One of the hottest trends a couple of years ago is becoming mainstream today: Business school are rolling out classes and entire schools to teach design thinking. As a graphic designer who turned to administration, I love the trend, because my design training has certainly shaped my leadership. But what is design thinking? How does it apply to leadership? I’ll cover the first question today.
Let’s start with an even more basic question. What is design? Isn’t it about making things look pretty? Isn’t it focused on the aesthetic? It’s a lot more than that. I always encourage graphic design students to take classes in illustration, photography, psychology, marketing and journalism so they can bring the broadest possible viewpoint to their work, speak to the core functionality of the piece and affect the desired response of their end user. So, “graphic” is a qualifier for a particular kind of designer. The core of design can be applied to appliances, traffic flow, leadership, production lines, furniture and healthcare programs.
Boiling it down, design thinking is a mindset and a methodology to approach challenges. It’s a process of approaching a problem from multiple perspectives and using trial and error to get to the right solution. It’s about drawing inspiration from a variety of sources and applying them to your particular challenge, resulting in innovation. Believe me, this blog post isn’t going to teach you how to do it. It took me five years of school and thousands of hours of practice to shape me.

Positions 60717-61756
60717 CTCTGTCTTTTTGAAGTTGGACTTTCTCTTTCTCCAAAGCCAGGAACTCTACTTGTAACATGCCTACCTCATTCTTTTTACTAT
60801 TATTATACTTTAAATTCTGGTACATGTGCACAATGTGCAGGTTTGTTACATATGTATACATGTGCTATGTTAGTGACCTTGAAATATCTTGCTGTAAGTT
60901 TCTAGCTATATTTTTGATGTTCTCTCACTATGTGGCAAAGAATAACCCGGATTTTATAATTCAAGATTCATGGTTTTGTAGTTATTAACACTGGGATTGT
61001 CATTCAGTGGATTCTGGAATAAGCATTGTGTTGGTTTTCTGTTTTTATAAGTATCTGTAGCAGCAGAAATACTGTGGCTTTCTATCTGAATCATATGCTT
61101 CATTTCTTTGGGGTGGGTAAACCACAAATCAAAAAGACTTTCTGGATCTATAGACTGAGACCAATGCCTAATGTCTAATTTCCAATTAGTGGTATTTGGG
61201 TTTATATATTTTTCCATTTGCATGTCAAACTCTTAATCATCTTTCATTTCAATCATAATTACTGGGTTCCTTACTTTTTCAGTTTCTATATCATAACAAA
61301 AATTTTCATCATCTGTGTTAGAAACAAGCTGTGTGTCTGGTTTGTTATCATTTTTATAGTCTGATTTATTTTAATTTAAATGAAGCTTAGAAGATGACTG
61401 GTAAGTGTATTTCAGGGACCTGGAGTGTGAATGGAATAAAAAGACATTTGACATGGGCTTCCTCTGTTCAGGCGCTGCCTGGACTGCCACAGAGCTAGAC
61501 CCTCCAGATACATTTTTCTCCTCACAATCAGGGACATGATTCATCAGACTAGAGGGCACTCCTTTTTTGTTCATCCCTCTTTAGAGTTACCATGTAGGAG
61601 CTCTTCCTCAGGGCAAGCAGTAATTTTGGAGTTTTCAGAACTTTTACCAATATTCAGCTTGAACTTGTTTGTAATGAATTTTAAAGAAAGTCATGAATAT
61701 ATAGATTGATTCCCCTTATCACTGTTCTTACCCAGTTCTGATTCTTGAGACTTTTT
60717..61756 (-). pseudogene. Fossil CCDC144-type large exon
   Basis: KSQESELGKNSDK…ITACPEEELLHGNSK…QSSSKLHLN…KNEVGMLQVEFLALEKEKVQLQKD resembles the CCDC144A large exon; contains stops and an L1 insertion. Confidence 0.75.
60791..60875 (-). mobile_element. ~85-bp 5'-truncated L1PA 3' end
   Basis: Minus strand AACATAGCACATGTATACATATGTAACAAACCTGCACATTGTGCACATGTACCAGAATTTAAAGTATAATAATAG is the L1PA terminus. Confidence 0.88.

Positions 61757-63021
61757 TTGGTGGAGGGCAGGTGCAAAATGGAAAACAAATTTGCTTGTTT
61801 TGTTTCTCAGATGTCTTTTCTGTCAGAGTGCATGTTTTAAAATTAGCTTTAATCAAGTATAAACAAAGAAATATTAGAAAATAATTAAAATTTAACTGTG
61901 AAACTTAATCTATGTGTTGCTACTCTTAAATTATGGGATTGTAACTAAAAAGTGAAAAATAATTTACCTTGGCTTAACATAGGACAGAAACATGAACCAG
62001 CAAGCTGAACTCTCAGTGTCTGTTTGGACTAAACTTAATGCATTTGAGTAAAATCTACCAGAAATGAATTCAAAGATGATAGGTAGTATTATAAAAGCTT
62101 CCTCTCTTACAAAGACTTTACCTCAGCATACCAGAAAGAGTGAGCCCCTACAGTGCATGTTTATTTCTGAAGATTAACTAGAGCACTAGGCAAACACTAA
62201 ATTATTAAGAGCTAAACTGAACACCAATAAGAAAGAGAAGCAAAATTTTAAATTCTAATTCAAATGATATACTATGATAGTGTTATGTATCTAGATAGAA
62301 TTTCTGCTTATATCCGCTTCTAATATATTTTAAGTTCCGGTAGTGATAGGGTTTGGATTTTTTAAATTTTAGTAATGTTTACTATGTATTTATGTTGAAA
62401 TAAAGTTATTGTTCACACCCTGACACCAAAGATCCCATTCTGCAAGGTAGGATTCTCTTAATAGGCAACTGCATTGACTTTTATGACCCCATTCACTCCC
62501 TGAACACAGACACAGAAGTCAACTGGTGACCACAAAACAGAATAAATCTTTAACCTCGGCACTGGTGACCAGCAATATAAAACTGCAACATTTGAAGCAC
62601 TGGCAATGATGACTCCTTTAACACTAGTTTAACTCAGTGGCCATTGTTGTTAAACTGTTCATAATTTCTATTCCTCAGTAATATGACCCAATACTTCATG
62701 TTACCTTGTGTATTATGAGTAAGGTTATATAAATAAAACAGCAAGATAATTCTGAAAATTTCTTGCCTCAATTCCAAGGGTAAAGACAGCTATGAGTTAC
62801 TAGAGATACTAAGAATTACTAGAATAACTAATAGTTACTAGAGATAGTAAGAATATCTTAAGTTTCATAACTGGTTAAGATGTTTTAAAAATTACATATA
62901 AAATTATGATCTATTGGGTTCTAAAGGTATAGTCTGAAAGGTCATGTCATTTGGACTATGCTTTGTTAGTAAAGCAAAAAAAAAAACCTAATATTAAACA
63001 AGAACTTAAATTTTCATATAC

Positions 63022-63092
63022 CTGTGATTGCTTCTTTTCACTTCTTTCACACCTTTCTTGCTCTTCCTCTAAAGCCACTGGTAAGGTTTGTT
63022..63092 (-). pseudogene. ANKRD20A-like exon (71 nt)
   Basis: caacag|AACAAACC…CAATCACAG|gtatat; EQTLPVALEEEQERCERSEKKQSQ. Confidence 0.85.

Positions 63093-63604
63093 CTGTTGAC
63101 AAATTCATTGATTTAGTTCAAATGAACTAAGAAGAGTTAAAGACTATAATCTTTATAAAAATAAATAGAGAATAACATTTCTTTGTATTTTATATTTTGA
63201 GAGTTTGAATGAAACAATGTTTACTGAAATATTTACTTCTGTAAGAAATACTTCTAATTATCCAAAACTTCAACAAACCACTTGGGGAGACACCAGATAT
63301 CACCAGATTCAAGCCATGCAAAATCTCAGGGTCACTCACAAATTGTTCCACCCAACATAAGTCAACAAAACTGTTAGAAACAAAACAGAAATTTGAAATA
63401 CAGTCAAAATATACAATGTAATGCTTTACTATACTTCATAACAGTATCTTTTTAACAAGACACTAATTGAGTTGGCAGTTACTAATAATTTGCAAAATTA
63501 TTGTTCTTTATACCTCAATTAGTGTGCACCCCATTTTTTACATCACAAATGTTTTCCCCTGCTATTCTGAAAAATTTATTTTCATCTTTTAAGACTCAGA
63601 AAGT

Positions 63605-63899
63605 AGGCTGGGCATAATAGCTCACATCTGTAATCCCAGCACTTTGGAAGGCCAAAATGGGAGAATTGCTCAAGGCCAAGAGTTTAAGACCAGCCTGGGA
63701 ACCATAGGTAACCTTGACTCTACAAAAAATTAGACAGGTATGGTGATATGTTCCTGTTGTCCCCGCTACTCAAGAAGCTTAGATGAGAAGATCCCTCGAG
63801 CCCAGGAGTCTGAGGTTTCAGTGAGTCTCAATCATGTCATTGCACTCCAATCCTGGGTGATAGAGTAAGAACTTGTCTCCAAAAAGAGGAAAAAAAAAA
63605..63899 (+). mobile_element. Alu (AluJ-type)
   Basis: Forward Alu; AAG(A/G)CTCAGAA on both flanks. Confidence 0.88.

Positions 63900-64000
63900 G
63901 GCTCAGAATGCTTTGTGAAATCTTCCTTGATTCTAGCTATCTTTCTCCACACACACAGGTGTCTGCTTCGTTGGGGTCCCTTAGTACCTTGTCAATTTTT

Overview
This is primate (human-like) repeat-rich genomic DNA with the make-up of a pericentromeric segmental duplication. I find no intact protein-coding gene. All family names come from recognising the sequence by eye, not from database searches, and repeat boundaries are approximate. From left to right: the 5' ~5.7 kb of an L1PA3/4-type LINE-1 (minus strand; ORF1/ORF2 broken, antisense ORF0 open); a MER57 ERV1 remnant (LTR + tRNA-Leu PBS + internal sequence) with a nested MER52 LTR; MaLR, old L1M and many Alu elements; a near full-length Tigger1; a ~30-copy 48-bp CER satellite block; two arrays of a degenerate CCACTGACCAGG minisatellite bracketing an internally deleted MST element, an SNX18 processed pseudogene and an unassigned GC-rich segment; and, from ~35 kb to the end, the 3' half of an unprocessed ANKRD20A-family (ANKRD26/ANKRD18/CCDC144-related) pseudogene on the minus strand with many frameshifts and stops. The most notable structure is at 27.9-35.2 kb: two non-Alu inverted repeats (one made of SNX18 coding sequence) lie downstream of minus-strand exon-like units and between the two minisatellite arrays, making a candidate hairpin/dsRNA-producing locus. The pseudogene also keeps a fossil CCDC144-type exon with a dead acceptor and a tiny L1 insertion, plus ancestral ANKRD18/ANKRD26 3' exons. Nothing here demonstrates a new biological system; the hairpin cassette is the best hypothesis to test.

Let me give you a snapshot of one aspect: idea-driven design. My favorite designer is Paul Rand. Developer of logos for such firms as IBM, UPS and Westinghouse, Rand is one of the great thinkers in the design field. Here’s his take:
I have two goals. The first is that everything I do as a designer must have an idea: it cannot just look nice. The second is, it has to look nice.
So, what’s an idea? The energy created by the collision of two opposing thoughts. If you give a designer a blank sheet of paper and tell him to make something that looks nice, he will be paralyzed. At the minimum, he needs a topic, a message and an audience. But he needs more than that; great design comes from a seemingly impossible contradiction. Perhaps the impossibility is budget-related. Or the combination of two impossible desires that cannot possibly co-exist. For instance, a financial services client who hates the color green. Can you imagine?!!
A designer needs a contrast to create a spark. In other words, designers cannot operate in abundance; designers need restrictions! Clients, are you listening?
Let me give you an example. David Ellis Dickerson used to write cards for Hallmark. He now has a hobby/business where he creates cards on the fly for people who get in situations Hallmark never anticipated. My favorite: someone contacted him to ask what kind of card she could give to the person whose toilet she broke. Talk about some great design parameters and some dangerous territory! Check out the vlog to hear his design process and his brilliant solution.